Since we moved to the State of Jefferson, the majority of our hikes have been either solo efforts or just the two of us. In an effort to be more social, we signed up with Southern Oregon Happy Trails (SOHT), our local meet-up group focused on hiking. We had planned to refresh our social skills with them on a hike earlier this month, only to have it canceled by the Great Storm. So, we needed to try again and that opportunity came when Joe – one of the meet-up’s assistant organizers – offered an easy hike on the Da-Ku-Be-Te-De Trail (USFS #940), which traverses the western shore of Applegate Lake between the Swayne Viewpoint Trailhead and Watkins Campground. Unfortunately, when the Library got two big donations over the holiday weekend, the LovedOne had to skip this hike to enhance her social skills by volunteering to sort books and sniff the cellulose.
It had been sunny on our carpool up to the trailhead from Jacksonville but by the time we arrived it looked like we were going to spend the day in gloom but that, fortunately, was just a passing thing, weather-wise.
Joe had chosen this trail in the hopes that it would be less snow-clogged than many of the other trails in the Applegate (the Great Storm having done its work at all altitudes) and that hope proved to be true, in that we only encountered patches of easily passable snow on this trail.
I usually do this hike as part of a loop over Collings Mountain (post), starting from the Collings Mountain trailhead. So I didn’t realize that the Da-Ku-Be-Te-De Trail actually starts at the Swayne Viewpoint and goes through the Hart-tish Park (closed for the season) before passing the Collings Mountain trailhead. Always something new to learn…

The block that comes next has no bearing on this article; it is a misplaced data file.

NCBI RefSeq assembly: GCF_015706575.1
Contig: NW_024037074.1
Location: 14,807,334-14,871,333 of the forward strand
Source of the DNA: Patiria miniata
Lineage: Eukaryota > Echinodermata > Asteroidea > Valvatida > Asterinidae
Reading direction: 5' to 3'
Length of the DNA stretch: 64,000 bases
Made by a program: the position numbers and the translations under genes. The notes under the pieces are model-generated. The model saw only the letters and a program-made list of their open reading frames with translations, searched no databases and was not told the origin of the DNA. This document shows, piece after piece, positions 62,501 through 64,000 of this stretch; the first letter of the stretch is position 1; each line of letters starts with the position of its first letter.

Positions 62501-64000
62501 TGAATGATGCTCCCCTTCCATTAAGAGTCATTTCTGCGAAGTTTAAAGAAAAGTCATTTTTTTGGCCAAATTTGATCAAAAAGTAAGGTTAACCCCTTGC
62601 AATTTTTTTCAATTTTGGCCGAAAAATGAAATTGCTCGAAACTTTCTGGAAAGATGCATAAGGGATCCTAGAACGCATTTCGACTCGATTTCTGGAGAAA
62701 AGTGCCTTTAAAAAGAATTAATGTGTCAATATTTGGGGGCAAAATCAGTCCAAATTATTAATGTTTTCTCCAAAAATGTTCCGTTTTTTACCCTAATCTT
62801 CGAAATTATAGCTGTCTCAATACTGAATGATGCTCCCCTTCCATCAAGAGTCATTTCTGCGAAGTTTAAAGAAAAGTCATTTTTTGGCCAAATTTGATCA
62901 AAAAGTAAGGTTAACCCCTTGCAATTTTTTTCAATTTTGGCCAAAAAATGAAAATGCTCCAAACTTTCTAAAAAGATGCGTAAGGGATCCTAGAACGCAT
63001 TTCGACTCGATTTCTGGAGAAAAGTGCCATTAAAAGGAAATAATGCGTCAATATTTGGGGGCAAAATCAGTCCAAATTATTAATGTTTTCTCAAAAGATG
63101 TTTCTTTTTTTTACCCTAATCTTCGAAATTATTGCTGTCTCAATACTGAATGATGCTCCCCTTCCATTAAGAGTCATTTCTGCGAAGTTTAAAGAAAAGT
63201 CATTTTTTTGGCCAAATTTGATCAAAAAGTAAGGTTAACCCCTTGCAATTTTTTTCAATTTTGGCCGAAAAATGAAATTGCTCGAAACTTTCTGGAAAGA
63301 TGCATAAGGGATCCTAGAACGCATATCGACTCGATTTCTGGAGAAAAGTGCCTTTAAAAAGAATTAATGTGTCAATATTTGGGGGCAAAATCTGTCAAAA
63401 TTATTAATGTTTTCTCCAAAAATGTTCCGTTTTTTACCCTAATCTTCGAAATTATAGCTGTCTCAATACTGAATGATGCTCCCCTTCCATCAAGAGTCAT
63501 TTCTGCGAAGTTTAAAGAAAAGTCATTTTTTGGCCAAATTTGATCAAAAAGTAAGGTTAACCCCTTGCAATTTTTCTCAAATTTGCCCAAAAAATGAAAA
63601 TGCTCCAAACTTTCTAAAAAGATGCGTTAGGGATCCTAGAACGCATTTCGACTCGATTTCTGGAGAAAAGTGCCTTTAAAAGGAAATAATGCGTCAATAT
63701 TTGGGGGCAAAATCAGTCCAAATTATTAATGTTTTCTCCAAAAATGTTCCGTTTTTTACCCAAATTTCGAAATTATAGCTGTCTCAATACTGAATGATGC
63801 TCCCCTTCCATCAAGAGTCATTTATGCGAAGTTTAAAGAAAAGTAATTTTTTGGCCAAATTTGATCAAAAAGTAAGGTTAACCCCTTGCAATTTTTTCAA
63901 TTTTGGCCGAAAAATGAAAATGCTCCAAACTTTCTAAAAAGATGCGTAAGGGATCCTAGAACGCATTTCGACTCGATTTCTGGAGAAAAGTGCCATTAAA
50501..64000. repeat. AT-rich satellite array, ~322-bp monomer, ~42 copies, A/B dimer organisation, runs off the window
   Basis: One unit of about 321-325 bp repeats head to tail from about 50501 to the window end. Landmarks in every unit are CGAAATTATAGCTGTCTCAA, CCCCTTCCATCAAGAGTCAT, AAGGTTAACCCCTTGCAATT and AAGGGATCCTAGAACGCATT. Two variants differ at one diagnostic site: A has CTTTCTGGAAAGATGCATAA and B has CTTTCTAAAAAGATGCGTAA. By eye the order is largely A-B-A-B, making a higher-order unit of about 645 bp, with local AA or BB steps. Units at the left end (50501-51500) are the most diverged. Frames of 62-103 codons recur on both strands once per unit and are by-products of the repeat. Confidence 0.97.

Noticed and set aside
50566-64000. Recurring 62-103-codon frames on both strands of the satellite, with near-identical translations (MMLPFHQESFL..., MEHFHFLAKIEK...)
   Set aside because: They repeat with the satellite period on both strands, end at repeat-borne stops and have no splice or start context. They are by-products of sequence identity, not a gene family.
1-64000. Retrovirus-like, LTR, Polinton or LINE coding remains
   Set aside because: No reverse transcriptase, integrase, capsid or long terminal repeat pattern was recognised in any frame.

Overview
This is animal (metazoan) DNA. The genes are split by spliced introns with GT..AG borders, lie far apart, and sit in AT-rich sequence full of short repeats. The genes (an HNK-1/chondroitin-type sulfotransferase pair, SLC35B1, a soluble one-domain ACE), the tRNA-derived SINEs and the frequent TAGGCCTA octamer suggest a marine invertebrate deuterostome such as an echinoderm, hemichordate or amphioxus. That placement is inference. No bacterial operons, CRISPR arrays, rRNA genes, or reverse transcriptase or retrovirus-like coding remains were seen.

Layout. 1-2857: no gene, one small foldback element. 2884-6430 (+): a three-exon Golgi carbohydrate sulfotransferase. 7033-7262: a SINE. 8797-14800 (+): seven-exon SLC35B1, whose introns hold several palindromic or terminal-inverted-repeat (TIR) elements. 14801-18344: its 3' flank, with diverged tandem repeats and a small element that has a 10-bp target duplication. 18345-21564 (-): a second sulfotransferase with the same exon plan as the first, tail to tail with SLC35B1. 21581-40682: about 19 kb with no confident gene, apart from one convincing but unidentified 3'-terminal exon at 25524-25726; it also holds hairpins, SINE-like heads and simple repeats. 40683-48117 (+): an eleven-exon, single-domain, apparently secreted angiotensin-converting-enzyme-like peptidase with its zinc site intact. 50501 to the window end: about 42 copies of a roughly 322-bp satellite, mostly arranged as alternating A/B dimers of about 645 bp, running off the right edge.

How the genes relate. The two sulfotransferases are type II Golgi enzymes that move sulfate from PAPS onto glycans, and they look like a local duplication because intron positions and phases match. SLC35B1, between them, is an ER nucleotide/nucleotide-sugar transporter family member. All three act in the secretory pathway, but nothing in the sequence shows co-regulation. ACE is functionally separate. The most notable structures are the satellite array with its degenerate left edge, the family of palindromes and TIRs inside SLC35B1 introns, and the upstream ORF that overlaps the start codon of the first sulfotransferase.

Past Hart-tish Park, we got our first glimpse of the snowy Red Buttes to the south, along with the encouraging sight of the clouds starting to part.
Then we negotiated another short stretch of snowy trail,
but were soon back on clear trail. We’d alternate this snow patch / clear section all the way out to the Copper Boat Ramp.
When we came in sight of the Copper Ramp, we also got the big view of the snowy Red Buttes. The Corps seems to be keeping the reservoir level down in anticipation of all that snow up there melting and refilling it in a hurry this Spring.
It was fully sunny now and part of the group decided to take a lunch break short of the Copper Ramp and then head back along the trail.
Joe and I decided to push on to the Ramp and then head back from there along the road (which, while not a wilderness experience, is still 0.5 miles shorter than the trail).
The Copper Boat Ramp leads down toward to the former site of Copper, named for the copper-mining boom in the nearby mountains that had begun in the late 1880s. At its zenith, it was only a one-room schoolhouse, farm, store, gas station and post office (from 1924 to 1932), all of which disappeared before 1980, when the Corps of Engineers completed the Applegate Dam and submerged the old town site under 100 feet of water. Guy Watkins (for whom today’s Watkins Campground is named) was the last of his family to live here; he moved to a new home on higher ground in 1978. When the reservoir is at low water in the winter, you can still make-out the old asphalt highway (and the faint yellow centerline that divided it) that once ended near the Copper store.
From the Ramp, we made quick time back along the road to Swayne Viewpoint, arriving before the other folks, and getting in one last look of sunlight on the waters before the next storm arrives.
An easy (6.9 miles; 100 feet of elevation gain) but enjoyable hike and a good chance to exercise my social muscles but not so much the ones still recovering from yesterday’s snowshoe to the Summit Shelter!BACK TO HOME PAGE